Professor Ian Goodfellow



Professor Ian Goodfellow is Professor of Virology and currently the acting deputy head of the Department of Pathology at the University of Cambridge. He studied microbiology and virology as an undergraduate at the University of Warwick, before undertaking a PhD at the University of Nottingham in bacterial genetics. His research career in virology started in 1996 as a postdoctoral research fellow at the University of Reading studying picornavirus-host interactions. This continued at the University of Glasgow until 2003 when he established his own research group at the University of Reading, with the help of a Wellcome Trust career development fellowship, focusing on the study of a family of caliciviruses. Since then he has worked at Imperial College London before moving to the University of Cambridge in October 2012. Research in Professor Goodfellow’s lab is primarily supported by a Wellcome Senior fellowship but he also currently holds grants from the BBSRC and Innovate UK.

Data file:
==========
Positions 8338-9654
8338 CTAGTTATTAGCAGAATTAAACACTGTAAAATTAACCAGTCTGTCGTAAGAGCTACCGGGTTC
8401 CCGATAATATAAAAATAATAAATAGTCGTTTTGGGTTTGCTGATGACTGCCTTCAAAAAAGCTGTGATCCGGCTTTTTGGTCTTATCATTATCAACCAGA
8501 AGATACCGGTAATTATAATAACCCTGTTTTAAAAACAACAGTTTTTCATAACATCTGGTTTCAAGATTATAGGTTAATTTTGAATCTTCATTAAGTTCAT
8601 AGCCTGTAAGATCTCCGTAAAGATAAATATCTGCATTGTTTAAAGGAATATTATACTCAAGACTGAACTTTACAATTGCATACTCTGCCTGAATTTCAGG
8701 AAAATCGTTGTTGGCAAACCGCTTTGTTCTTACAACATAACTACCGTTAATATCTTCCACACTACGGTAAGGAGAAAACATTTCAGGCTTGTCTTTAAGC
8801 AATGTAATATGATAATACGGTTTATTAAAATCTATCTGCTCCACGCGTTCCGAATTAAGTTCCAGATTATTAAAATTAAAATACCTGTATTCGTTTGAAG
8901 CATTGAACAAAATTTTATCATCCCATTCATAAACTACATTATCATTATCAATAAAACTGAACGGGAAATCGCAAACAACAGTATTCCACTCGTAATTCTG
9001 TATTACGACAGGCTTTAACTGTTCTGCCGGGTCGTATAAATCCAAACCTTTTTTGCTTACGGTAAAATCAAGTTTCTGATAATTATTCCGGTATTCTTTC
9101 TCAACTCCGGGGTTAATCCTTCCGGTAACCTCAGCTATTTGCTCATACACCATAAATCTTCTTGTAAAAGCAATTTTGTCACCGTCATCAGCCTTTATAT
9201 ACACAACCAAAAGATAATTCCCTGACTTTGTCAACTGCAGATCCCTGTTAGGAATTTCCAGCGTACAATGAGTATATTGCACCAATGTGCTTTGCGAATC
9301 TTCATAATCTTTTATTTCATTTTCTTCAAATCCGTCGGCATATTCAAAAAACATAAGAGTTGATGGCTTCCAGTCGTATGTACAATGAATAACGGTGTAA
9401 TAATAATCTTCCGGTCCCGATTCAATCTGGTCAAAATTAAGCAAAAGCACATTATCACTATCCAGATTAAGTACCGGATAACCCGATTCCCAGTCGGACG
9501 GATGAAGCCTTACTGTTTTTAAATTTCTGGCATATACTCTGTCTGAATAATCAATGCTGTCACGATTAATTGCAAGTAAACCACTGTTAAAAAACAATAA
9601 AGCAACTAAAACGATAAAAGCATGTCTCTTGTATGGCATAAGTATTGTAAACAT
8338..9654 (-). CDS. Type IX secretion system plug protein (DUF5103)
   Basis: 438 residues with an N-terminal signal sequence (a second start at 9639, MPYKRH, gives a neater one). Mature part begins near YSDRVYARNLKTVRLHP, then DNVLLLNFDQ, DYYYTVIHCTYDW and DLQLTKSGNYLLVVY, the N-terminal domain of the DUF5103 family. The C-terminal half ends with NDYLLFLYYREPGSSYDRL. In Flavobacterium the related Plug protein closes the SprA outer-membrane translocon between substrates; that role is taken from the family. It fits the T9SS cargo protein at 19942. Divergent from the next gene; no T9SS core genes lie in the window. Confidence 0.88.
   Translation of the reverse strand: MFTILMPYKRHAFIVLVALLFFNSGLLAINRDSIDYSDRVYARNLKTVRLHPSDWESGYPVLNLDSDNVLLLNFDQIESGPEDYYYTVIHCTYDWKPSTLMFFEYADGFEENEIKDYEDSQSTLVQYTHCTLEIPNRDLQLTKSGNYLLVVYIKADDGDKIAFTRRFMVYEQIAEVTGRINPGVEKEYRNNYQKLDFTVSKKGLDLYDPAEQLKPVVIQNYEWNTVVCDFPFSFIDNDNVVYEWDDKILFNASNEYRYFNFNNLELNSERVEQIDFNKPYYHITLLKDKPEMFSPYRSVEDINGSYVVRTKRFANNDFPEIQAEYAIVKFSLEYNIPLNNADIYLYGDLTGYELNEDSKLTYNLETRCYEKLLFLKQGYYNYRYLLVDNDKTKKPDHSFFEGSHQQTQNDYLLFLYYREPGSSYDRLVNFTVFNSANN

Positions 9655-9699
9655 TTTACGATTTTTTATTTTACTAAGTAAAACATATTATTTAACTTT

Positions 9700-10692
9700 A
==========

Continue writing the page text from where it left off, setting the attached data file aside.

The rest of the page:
His research to date has largely focused on the mechanisms of RNA virus replication and pathogenesis as well as the identification of control measures for the prevention or treatment of infections. He founded the use of reverse genetics to study the molecular basis of norovirus pathogenesis, developing the first infectious reverse genetics system for any norovirus. He has also characterized the role of viral RNA structures in the norovirus life cycle and identified host cell factors that contribute to both virus replication in cell culture but also pathogenesis in the natural host. He has recently expanded his interests to understand the virus-host interface in veterinary pathogens including viral zoonosis. During the 2014-16 Ebola virus epidemic, Professor Goodfellow was involved in the establishment and running of one of the first diagnostic facilities in Sierra Leone in the Bombali district of Sierra Leone. Working with Public Health England, Professor Goodfellow led a team of scientists who establish Ebola virus diagnostic at the Mateneh Ebola Treatment Centre in Makeni. In April 2015, Professor Goodfellow obtained funding from the Wellcome Trust to establish real-time sequencing capacity in a tent next to the diagnostic lab in the treatment centre. Professor Goodfellow and his team established a robust sequencing workflow and were able to sequence clinical samples within 24 hours of isolation from the patient. Working closely with the WHO, Public Health England, the Sierra Leonean Ministry of Health, the US CDC, Professor Goodfellow was heavily involved in the provision of sequencing for use in real-time epidemiological tracing/monitoring of Ebola infections in Sierra Leone and (in collaboration with Loman) neighbouring Guinea. Following the end of the epidemic, Professor Goodfellow has established the University of Makeni Infectious Disease Research Laboratory, which now provides in country next generation sequencing and laboratory support to researchers working within Sierra Leone.